In July, the Secretary of State announced the names and locations of 20 careers hubs. This announcement was welcomed by the Association of Colleges, although it seems that the central fund for these hubs would be equivalent to only £1,000 per school or college. I ask the Minister: is that really enough to make a meaningful difference? The hubs are co-ordinated by the Careers & Enterprise Company, whose representatives I met last week to discuss their work to bring about progress after the recent stagnation in careers education. They initially identified the so-called cold spots that define where young people most need careers support, and they update these statistics each year. Their enterprise adviser networks and enterprise co-ordinators are already having an effect, and the careers strategy handed the Careers & Enterprise Company increased responsibility in the delivery of the Gatsby benchmark standards for careers provision.

I thoroughly agree with my noble friend Lady Morris that only the achievement of all eight benchmarks should be regarded as meriting success. All schools are supposed to have achieved these by 2020. It will, to put it mildly, be interesting to see what the position is in two years’ time.

The Careers & Enterprise Company provided progress reports, including on a steady rise in the number of schools meeting the eight Gatsby benchmarks. It would be helpful if the Minister could say what percentage of schools and colleges have now met all eight benchmarks, as well as how many have met this month’s deadline for providing website information on careers and the appointment of a careers leader.

The introduction of careers leaders, tasked with driving forward a careers strategy in every school and college, is welcome. However, they will be funded by each establishment and so will be part of the culture. It is arguably unrealistic to expect them not to exercise some bias in their approach to student retention. There is evidence of schools with dedicated careers staff being told by their senior management not to engage with volunteers from the business sector. That smacks of head teachers being more concerned with their own careers than those of their students. It is an attitude problem that the DfE needs to root out, and quickly.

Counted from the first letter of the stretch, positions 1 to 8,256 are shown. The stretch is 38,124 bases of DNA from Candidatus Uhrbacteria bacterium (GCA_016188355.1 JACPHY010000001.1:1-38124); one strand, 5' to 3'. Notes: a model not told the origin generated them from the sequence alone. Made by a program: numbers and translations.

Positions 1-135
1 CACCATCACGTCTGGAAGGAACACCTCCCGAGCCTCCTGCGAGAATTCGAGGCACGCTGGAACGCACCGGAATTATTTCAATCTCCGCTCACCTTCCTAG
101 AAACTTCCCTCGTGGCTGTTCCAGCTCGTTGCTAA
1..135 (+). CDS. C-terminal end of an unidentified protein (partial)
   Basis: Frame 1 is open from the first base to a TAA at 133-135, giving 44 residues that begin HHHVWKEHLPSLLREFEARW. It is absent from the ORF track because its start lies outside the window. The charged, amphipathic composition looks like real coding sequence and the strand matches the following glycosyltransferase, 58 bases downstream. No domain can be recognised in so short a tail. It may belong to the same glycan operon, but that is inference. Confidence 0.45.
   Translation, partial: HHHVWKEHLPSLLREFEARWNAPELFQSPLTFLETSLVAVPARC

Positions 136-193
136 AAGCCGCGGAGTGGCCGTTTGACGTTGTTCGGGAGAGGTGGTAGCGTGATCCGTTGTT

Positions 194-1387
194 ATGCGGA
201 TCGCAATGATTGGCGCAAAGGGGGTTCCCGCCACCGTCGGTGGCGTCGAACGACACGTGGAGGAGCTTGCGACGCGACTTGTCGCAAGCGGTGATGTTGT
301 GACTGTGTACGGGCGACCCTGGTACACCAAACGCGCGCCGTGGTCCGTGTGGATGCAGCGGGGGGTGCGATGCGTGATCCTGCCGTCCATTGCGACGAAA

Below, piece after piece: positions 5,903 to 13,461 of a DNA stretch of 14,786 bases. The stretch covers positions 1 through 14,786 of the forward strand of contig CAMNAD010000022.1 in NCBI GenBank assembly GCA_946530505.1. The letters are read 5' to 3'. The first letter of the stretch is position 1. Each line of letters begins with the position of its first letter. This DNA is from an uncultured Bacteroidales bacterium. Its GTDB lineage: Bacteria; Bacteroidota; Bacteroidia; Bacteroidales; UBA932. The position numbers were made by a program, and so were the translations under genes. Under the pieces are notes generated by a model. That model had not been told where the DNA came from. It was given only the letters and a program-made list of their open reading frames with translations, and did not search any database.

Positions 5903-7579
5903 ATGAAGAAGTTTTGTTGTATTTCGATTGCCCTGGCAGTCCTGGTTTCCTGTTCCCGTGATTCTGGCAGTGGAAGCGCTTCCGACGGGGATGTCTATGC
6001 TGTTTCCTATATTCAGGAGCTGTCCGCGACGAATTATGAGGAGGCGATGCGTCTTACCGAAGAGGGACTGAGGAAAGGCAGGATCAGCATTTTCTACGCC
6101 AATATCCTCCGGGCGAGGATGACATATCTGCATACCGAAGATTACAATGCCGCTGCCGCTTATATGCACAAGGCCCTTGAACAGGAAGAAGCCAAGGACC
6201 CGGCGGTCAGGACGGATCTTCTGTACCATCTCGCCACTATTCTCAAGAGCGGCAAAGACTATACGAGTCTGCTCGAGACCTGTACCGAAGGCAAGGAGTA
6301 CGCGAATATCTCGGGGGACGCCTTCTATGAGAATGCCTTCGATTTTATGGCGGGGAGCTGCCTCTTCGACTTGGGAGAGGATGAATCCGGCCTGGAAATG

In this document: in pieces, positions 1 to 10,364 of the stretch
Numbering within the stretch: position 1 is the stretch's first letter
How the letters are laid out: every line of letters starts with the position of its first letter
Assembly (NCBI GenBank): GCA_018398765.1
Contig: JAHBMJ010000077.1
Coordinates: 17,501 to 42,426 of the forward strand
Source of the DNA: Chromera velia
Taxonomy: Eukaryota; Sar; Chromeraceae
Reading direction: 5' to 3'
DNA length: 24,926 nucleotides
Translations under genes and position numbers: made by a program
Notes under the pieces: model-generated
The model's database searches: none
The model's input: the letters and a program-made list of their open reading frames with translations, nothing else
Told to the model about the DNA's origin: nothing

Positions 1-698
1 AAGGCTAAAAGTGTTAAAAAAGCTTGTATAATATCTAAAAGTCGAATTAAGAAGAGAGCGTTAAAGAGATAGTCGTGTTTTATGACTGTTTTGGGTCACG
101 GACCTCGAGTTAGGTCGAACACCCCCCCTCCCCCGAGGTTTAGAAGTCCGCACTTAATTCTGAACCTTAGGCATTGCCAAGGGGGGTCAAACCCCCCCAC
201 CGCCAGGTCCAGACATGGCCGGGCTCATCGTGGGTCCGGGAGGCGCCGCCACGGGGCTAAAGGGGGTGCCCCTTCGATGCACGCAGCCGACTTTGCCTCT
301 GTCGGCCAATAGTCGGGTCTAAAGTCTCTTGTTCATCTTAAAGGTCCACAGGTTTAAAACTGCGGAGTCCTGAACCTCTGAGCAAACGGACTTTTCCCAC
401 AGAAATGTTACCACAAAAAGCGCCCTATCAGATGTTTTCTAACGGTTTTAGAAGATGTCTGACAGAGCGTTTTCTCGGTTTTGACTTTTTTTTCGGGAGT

I referred to lifelong learning earlier, and that is central to any meaningful response to meeting the country’s future economic challenges and opportunities. The appeal of earning while learning for younger learners is increasing. It is essential that schools’ career leaders make the young people they are offering guidance to aware of alternative styles of post-school learning. For instance, among 18 to 20 year-olds distance learning, two-year degrees, evening degrees and degree apprenticeships are all gaining in popularity.

This is at one end of the student age scale, but much can be achieved at the other end. The noble Lord, Lord Aberdare, said that SMEs could be more involved in careers education. The Federation of Small Businesses is a strong supporter of, and a contributor to, careers education as part of the curriculum in secondary schools. But that organisation also recognises the need to target careers education at primary school pupils. That is why it works with Primary Futures, an alliance formed by the National Association of Head Teachers and the charity Education and Employers.

I sat through the entire debate thinking it was really strange that no one had mentioned Primary Futures or primary schools and then in the speech immediately prior to my own, the noble Baroness, Lady Garden, did just that and stole my thunder. None the less, Primary Futures carried out research showing that young people start to rule jobs in or out when they are as young as seven, specifically around gender stereotypes, with the patterns of jobs chosen by seven year-olds remarkably similar to those selected by 17 year-olds.

Primary Futures aims to broaden horizons and raise aspirations for primary school children by involving volunteers from the world of work. It is now accelerating its rollout to engage up to 50% of primary schools across England, providing the opportunity for over 250,000 pupils to access volunteers from the world of work. I echo the call from the noble Baroness, Lady Garden, that the Government should be looking at supplementing the finance provided by the National Association of Head Teachers and Education and Employers to Primary Futures because of the very important and effective work it already carries out.

I conclude with an issue raised by several noble Lords during the debate. I asked the Minister to set out how the Government will measure success in their careers strategy. Clearly this will be a process, with the initial steps taking effect this month. They are important, but how will the Government monitor progress in careers education and how will they deal with schools that continue to resist attempts to refocus their priorities from routes to higher education to apprenticeships and other opportunities that will be vital to the economy in the future?

More work is required if the Government are to achieve to their goal, as stated in the careers strategy, to support everyone, whatever their age, to go as far as their talents will take them and have a rewarding career.